Chickens/ Homesteading

Free Range Eggs vs Store Bought Eggs

Comparison between farm fresh free range eggs and store bought eggs.

Free Range Eggs vs store bought eggs Have you ever wondered if free range, farm fresh eggs are really any different than the eggs you can buy from your grocery store?

Comparison of farm fresh eggs and free range eggs. We raise our own chickens and have an abundance of fresh eggs. It has been a few years since I’ve needed to buy eggs from the store. We also share our eggs with our neighbors.

Farm fresh eggs compared to store bought eggs. Our hens have a very large hen house and enclosed yard. For much of the year we leave the gate open and our hens roam throughout our property. Once we start planting our garden, I do need to close them back into their space. They seem to think all the seeds I plant are little treats just for them!

As much as I love my hens to be truly free range, sometimes they do cause problems. You might remember Free Range Chickens: The Good, The Bad… Sometimes our chickens just become a bit too cozy around our place!

When it comes to the eggs, there is a difference between our farm fresh, free range eggs and store bought eggs. Just look at the colors. Do you remember my lemon curd? That really bright color is due to the dark yolks from my eggs. The same thing happened in my mini frittatas.  They are a vibrant yellow. The yolks turn that dark, orangey yellow when they are out running around and eating a variety of insects, grasses, worms and anything else they find appetizing.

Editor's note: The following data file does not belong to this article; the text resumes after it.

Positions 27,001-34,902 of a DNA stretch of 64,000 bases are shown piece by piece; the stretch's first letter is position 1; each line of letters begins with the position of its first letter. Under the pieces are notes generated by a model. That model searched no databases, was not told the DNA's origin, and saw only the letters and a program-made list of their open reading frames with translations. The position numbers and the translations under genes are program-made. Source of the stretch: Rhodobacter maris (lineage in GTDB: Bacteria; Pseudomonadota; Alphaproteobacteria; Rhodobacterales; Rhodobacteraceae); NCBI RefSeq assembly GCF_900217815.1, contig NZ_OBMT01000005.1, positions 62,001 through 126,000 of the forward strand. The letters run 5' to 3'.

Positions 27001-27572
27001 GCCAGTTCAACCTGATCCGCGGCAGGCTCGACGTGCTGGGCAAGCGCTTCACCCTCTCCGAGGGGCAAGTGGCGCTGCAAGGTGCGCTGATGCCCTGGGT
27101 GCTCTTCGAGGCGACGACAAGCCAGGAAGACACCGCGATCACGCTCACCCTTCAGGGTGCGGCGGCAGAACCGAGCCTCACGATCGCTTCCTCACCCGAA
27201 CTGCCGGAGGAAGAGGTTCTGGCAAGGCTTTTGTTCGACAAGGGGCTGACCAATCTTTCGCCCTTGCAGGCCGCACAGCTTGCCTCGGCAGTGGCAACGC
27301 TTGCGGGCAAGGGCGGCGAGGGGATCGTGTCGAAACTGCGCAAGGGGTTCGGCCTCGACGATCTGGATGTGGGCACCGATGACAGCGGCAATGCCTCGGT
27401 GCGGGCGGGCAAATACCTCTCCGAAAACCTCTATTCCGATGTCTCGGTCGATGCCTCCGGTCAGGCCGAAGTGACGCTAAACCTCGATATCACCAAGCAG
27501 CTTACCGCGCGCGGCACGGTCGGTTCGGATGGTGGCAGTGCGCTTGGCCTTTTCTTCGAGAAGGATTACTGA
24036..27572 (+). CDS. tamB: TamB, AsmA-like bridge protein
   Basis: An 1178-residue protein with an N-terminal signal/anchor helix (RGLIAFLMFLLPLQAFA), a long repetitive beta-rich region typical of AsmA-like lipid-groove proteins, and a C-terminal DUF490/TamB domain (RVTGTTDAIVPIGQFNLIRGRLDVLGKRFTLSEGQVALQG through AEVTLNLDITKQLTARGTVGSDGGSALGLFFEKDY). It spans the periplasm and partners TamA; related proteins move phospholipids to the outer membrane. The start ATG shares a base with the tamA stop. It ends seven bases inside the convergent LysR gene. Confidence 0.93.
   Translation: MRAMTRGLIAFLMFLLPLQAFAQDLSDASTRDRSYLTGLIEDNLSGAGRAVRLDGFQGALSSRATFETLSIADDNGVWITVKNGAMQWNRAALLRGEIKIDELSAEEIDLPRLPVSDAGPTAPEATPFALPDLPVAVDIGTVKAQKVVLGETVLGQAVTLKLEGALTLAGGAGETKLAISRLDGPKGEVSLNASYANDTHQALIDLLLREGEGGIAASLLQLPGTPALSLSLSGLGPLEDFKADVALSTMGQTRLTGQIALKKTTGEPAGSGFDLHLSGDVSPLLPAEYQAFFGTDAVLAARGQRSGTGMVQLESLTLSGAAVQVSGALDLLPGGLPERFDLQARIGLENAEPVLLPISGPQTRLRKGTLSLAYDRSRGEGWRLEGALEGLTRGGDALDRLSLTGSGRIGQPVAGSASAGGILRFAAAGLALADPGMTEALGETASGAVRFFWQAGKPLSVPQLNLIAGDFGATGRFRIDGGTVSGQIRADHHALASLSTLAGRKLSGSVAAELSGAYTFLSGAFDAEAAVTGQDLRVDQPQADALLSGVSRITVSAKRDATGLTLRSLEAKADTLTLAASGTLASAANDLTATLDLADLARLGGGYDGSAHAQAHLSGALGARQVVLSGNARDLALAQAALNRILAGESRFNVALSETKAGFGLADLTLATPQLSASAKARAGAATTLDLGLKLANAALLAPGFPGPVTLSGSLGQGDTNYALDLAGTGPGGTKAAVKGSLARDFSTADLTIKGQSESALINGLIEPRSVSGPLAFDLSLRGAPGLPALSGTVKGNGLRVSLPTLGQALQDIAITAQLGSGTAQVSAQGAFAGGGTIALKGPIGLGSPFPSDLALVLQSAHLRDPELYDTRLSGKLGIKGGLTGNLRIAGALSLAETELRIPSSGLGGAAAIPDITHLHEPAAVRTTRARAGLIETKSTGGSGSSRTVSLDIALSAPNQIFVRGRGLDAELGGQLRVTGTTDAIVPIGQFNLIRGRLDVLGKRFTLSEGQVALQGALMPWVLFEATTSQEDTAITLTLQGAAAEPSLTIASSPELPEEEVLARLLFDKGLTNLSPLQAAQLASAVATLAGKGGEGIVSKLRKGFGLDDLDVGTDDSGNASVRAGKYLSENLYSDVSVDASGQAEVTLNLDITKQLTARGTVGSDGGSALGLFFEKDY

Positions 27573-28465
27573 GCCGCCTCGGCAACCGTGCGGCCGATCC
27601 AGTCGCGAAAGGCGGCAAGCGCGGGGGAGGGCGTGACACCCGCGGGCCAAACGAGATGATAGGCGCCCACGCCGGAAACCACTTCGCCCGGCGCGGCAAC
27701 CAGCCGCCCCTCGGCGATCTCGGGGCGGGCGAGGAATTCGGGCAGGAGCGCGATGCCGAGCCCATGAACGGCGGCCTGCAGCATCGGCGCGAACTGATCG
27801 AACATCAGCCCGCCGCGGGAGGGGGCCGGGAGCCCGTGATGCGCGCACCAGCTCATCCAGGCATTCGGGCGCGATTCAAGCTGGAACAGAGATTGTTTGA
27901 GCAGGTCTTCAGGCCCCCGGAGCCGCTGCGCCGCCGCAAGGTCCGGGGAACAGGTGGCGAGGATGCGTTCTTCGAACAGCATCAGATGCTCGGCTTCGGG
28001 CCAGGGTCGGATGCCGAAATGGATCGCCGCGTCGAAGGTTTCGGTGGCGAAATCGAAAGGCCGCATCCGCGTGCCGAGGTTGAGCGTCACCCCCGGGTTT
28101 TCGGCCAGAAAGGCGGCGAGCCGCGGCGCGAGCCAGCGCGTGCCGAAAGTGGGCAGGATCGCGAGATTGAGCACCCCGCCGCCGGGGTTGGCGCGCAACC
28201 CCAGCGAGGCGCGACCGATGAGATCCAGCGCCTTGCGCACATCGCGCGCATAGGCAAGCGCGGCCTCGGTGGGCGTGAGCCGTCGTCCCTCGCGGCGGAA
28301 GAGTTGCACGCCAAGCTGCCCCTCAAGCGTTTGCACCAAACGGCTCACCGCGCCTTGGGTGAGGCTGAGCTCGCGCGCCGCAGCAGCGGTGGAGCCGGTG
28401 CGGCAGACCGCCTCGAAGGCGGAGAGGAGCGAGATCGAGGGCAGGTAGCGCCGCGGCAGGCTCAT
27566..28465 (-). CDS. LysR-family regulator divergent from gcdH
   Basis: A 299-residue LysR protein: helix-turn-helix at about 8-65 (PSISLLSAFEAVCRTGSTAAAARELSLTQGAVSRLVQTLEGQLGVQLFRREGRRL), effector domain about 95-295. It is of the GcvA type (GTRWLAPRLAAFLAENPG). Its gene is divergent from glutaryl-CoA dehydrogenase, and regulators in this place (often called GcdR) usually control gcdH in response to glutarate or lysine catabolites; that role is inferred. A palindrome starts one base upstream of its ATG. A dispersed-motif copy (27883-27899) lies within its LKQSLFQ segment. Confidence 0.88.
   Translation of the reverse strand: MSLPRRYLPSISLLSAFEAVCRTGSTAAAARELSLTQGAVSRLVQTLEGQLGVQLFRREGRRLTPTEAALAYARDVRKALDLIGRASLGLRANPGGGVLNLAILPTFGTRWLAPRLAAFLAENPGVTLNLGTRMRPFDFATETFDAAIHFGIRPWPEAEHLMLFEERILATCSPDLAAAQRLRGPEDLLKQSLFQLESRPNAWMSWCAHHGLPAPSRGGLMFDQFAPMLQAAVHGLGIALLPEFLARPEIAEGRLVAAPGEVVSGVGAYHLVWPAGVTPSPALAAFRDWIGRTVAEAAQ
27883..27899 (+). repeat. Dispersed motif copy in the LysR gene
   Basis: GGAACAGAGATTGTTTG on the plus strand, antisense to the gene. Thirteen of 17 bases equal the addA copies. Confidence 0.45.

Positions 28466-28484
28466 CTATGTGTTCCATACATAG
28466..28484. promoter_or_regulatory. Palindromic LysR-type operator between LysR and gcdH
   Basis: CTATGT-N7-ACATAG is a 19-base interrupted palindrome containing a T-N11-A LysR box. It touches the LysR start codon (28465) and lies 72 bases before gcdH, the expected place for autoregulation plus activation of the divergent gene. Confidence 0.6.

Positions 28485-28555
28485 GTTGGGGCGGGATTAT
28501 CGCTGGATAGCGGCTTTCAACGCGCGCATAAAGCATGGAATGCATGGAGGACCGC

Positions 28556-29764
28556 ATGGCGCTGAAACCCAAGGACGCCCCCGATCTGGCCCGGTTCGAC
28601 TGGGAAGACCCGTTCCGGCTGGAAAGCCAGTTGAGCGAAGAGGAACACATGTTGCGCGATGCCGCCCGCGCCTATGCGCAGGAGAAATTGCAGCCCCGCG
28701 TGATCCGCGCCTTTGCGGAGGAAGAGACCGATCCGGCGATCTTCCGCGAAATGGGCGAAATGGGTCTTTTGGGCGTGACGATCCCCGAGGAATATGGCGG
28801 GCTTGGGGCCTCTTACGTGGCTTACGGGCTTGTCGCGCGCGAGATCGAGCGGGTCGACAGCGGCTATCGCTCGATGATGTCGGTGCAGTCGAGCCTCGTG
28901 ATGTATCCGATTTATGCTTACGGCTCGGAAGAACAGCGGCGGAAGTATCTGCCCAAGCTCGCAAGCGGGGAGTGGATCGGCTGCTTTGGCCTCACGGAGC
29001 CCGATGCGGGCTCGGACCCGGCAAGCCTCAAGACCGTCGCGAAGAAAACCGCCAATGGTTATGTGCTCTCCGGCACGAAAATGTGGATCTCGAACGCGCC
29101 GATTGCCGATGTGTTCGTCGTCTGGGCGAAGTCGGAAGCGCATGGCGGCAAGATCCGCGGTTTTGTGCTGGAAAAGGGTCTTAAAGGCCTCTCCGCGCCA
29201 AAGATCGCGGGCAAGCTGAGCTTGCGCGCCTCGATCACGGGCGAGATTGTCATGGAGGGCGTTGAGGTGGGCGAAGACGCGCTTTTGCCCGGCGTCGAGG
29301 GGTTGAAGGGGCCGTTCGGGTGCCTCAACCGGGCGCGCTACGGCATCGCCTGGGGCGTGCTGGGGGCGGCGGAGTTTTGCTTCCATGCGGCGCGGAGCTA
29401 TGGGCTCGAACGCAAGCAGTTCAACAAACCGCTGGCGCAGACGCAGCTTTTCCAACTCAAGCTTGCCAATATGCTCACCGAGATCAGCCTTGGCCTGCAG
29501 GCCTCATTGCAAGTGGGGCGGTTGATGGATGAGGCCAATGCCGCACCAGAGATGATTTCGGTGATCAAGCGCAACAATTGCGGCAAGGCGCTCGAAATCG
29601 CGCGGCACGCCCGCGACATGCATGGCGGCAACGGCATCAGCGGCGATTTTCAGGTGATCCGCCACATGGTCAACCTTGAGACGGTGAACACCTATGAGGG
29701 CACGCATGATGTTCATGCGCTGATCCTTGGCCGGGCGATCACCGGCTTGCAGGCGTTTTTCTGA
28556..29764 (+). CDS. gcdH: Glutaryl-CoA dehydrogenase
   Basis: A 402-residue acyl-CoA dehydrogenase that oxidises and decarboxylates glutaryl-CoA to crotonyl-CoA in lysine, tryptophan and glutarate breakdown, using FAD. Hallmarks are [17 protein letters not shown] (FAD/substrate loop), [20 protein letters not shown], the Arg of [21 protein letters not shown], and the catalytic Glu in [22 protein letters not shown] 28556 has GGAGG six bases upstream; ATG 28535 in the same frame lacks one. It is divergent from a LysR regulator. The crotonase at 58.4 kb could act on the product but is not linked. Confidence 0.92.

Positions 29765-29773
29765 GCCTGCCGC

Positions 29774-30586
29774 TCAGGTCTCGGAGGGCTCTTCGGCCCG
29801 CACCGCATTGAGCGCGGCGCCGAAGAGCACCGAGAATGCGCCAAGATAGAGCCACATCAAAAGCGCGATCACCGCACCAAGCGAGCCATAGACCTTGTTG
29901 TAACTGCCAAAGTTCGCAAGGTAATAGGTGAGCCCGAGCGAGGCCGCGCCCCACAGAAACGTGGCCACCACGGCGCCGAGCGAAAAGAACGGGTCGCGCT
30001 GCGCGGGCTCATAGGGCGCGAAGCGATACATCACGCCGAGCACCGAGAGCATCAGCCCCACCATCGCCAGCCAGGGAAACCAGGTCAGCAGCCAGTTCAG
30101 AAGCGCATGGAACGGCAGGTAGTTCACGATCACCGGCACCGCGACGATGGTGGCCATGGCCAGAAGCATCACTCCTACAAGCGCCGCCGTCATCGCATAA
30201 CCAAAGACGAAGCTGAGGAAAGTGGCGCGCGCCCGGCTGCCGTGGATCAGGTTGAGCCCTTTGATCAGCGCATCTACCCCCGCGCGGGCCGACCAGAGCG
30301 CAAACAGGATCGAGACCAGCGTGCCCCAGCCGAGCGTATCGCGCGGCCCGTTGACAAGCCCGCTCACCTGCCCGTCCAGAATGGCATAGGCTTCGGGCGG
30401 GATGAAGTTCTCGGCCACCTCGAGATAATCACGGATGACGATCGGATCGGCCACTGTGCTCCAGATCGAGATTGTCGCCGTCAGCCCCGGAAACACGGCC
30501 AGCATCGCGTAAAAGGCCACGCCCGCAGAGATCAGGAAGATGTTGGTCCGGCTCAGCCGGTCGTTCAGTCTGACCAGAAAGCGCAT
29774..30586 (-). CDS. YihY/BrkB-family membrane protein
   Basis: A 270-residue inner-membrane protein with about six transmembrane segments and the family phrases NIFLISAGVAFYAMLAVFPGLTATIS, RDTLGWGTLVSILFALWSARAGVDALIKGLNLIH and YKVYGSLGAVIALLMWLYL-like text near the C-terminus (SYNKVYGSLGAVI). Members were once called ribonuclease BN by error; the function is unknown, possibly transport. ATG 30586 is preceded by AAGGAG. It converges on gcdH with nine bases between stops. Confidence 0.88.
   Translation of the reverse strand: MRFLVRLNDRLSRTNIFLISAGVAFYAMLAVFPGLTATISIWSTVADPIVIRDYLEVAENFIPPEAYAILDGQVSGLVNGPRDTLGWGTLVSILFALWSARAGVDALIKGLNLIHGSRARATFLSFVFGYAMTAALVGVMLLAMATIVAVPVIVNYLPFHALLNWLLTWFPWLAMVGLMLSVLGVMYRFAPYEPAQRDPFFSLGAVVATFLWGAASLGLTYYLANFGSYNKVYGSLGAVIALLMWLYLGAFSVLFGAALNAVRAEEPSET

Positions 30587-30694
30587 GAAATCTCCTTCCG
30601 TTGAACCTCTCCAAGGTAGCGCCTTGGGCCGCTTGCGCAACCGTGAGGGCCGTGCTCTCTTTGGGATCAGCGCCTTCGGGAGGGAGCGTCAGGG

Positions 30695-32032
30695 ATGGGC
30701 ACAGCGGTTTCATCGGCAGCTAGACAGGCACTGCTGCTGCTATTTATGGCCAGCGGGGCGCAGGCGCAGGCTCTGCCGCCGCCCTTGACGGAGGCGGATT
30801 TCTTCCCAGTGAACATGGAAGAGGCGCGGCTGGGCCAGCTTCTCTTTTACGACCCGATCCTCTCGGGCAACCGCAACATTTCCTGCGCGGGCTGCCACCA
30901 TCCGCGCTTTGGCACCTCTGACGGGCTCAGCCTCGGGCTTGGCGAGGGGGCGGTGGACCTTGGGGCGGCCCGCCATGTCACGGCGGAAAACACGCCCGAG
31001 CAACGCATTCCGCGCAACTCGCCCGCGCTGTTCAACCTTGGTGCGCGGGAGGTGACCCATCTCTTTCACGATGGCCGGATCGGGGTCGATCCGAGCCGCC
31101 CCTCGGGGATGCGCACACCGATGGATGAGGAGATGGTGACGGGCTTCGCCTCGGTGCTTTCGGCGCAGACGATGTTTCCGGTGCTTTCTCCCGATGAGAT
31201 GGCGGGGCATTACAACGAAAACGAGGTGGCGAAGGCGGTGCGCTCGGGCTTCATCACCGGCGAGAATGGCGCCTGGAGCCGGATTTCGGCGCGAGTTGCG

Aside from that fabulous color, free range eggs are reported to be healthier. According to Mother Earth News, free range eggs have 1/3 less cholesterol and 1/4 less saturated fat than store bought eggs. They also have 3 times more vitamin E and 7 times more beta carotene. I guess those insects and plants must really make a difference, not to mention all that running around the chickens do.

Farm fresh eggs are tastier, in my opinion.

Farm fresh eggs vary in size.

The one good thing about store bought eggs is the eggs are usually a consistent size.  Since I have a huge variety of chickens, the eggs vary in size and color. The different sizes can be a little challenging when using them for baking. I’m willing to suffer with different sized eggs. I usually try to save the smaller ones for scrambled eggs.

For me the biggest benefit of raising my own eggs is knowing how my food is being raised. The next best thing would be buying from a small local farmer. A farmer’s market would be a great place to buy farm fresh eggs.

Happy Chickens enjoying a fall day!

Other Great Posts

Checking the honey bee hive. beyondthechickencoop.comHoney Bees

Pruned Apple TreeHow to Prune Apple Trees

You Might Also Like

14 Comments

  • Reply
    Velva
    June 14, 2017 at 12:50 pm

    There is a huge difference between store bought eggs and free range or farm fresh. I have friends who have chickens and I have grown spoiled. Fresh eggs are amazing and the yolk color is incredible! I avoid buying store bought eggs.

    • Reply
      Kathy
      June 15, 2017 at 5:24 am

      Lucky you to have friends willing to share!

  • Reply
    Rachelle @ Beer Girl Cooks
    June 14, 2017 at 6:24 pm

    I am so envious of you and your free range chickens, Kathy! We have some friends that have chickens and their eggs are so much better that what you can find in the store. I’d love to have my own chickens, but sadly, my dogs would not allow that….

    • Reply
      Kathy
      June 15, 2017 at 5:26 am

      Sometimes dogs seem to think the chickens are their play things. We do have dogs, but have had to train them that the chickens are off limits!

  • Reply
    David @ Spiced
    June 15, 2017 at 5:30 am

    I’ve always wondered about the difference in eggs, Kathy! Thank you so much for sharing. Now I just need to convince Laura to let me keep chickens in the backyard. Also, I chuckled at your comment about chickens finding insects, grasses and worms delicious. I mean, it’s true. But it just sounds funny! Great post, my friend!